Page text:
Mike Mason, KDLG - Dillingham
Mike Mason is a reporter at KDLG in Dillingham.
The sockeye run to Bristol Bay is likely to be about 4-million fish short of the pre-season forecast. However, commercial fishermen across Bristol Bay are celebrating a huge price increase this season.
An aerial survey flown Thursday morning reported no sheen in the water around the vessel. Members of the Unified Command responding to the Lone Star intend to fly another survey Friday. The Department of Fish and Game stated the commercial sockeye fishing in the Igushik District will remain closed until there have been several consecutive days of no visible sheen in the water.
The sunken fishing tender in the Igushik River is apparently still leaking fuel and the commercial fishing closures in the area will stay in place for the time-being.
Efforts to boom off the overturned fishing tender near the mouth of the Igushik River proved unsuccessful Monday night. The next plan of attack is to use divers to plug the vents on the vessel’s fuel tanks.
A large response effort is underway to deal with a Trident Seafoods fishing tender that sank Sunday morning near the mouth of one of the major salmon producing rivers in Bristol Bay.
A large vessel, used to transport sockeye salmon from the fishing grounds to a processing facility, has capsized in the mouth of one of the major salmon producing rivers in Bristol Bay.
The Alaska Department of Health and Social Services confirms that a woman from an unnamed Southwest Alaska village has been hospitalized with symptoms of botulism.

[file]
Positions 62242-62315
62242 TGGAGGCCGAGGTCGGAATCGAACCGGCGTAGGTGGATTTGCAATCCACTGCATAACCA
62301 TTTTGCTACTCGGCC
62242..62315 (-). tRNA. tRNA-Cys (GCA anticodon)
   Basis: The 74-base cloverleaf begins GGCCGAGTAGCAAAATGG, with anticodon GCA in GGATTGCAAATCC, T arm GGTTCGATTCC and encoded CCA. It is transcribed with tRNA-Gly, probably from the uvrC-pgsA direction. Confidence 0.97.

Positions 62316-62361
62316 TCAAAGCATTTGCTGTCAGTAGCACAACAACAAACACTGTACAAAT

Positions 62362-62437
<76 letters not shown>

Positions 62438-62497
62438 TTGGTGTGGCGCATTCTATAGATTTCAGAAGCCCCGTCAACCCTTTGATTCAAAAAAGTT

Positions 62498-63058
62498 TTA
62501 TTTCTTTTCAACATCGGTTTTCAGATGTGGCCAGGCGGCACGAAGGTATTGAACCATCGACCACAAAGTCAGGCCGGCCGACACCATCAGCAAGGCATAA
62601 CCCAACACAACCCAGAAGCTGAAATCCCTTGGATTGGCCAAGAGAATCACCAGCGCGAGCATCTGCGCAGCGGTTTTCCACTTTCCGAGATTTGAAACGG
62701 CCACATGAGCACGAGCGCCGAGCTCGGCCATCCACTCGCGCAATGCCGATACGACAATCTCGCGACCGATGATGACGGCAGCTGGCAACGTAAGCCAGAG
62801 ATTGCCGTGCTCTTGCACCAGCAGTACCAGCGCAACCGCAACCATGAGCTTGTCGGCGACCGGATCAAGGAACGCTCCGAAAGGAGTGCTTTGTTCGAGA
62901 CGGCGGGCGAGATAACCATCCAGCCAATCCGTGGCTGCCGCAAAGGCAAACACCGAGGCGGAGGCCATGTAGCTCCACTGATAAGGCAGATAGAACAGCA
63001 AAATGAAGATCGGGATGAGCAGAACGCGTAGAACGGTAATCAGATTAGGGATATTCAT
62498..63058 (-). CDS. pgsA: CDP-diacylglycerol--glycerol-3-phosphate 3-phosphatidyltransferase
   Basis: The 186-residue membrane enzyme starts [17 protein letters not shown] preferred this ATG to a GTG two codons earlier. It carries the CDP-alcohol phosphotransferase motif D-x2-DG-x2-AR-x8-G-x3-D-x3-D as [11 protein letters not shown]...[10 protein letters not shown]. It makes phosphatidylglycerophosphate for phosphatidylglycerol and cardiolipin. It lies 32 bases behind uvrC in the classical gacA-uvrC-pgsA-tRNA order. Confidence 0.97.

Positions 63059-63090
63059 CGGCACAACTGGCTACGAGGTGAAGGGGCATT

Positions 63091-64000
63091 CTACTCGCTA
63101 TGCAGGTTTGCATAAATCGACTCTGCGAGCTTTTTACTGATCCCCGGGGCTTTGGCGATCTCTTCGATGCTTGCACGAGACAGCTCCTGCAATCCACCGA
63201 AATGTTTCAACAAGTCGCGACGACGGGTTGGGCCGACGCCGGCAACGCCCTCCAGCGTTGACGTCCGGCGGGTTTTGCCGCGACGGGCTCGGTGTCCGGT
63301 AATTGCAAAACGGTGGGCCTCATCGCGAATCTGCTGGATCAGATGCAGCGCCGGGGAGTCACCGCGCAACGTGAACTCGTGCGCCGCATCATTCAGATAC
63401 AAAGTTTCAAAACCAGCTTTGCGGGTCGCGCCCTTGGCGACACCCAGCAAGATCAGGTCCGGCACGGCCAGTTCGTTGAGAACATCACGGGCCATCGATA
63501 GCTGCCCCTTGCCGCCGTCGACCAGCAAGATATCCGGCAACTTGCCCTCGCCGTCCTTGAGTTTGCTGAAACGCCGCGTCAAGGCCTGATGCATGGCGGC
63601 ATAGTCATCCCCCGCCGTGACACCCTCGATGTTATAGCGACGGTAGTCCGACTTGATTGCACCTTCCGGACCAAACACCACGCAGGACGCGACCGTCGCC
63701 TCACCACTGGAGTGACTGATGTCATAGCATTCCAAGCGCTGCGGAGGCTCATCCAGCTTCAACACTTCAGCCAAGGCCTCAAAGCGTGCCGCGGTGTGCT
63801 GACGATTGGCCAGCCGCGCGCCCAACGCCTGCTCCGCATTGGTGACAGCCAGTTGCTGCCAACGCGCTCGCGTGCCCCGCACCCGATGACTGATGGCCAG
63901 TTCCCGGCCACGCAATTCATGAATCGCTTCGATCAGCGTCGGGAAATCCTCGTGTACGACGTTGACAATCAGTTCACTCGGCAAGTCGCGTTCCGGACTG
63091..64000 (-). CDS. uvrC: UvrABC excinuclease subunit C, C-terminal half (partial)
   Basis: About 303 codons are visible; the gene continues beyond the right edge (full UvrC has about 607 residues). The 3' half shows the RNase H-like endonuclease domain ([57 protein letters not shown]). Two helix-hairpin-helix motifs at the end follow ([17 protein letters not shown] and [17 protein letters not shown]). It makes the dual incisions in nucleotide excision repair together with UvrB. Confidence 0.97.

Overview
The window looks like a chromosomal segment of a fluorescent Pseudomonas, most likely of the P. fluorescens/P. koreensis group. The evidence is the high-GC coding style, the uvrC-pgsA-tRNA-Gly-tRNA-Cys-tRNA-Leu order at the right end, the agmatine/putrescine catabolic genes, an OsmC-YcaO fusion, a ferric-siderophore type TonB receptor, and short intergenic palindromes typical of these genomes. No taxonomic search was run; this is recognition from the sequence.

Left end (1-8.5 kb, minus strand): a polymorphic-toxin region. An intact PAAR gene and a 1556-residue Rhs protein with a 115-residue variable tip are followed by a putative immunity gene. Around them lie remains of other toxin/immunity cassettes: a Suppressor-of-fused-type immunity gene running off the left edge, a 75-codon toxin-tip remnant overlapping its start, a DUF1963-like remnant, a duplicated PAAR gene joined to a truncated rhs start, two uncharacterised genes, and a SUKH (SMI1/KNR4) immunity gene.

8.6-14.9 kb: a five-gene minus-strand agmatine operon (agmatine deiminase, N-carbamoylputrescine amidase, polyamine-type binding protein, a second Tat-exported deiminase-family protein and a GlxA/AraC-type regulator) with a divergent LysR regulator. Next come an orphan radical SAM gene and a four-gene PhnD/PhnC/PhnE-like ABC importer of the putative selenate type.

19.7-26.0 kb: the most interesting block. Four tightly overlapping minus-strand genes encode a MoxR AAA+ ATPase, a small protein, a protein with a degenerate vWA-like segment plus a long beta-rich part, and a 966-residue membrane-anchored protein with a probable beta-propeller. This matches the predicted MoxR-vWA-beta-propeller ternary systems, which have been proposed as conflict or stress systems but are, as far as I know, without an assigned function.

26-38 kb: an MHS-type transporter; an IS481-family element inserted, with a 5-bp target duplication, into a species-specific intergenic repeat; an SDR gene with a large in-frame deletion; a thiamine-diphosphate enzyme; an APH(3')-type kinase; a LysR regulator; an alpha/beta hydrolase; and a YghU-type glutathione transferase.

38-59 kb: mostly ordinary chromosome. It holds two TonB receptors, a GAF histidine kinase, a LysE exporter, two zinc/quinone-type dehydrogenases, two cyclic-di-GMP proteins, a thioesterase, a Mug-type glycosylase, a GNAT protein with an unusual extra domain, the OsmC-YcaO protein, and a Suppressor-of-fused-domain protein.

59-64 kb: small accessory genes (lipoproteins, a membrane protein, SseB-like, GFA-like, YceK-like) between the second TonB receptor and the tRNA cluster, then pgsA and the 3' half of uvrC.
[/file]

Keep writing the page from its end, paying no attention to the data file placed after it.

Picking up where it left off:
The U.S. Environmental Protection Agency released a revised assessment today on the Bristol Bay watershed. The report says building the Pebble Mine near the headwaters of a world-class salmon fishery could wipe out as many as 90 miles of streams and alter stream flows. EPA regional administrator Dennis McLerran said the document generally affirms conclusions reached in the initial report last year.
A bill that would give cities and boroughs in Alaska the ability to deal with derelict and abandoned vessels is on the move in Juneau. On Friday House Bill 131 received a unanimous vote in the Alaska House.
New research shows some significant changes in the makeup of the labor force in Alaska. The research also sheds some light on who chooses to work.
The idea of allowing a genetically engineered salmon to be sold for human consumption has galvanized the Alaska Legislature to oppose the idea.
Northern Dynasty Minerals has responded to the allegations made earlier this week by U.S. Senator Maria Cantwell that the company was misleading federal officials. In a written statement issued Tuesday Northern Dynasty Minerals President and CEO claimed that Senator Cantwell’s concerns have no basis in fact.
A member of the U.S. Senate is urging the Securities and Exchange Commission to investigate one of the companies looking at developing a massive gold and copper mine in the Bristol Bay region.
The weather cleared up Saturday in the Bristol Bay region allowing the Alaska National Guard to recover the bodies of the pilot and copilot that were killed in Friday’s cargo plane crash north of Dillingham.
The State of Alaska has a problem with derelict vessels and lawmakers in Juneau are looking at how to address it. Municipalities would be given greater authority to deal with derelict and abandoned vessels under a bill introduced by Homer representative Paul Seaton. Seaton introduced HB131 on Wednesday.
Last year the rate of pertussis or “Whooping Cough” in Alaska reached epidemic proportions and it’s likely the epidemic is ongoing.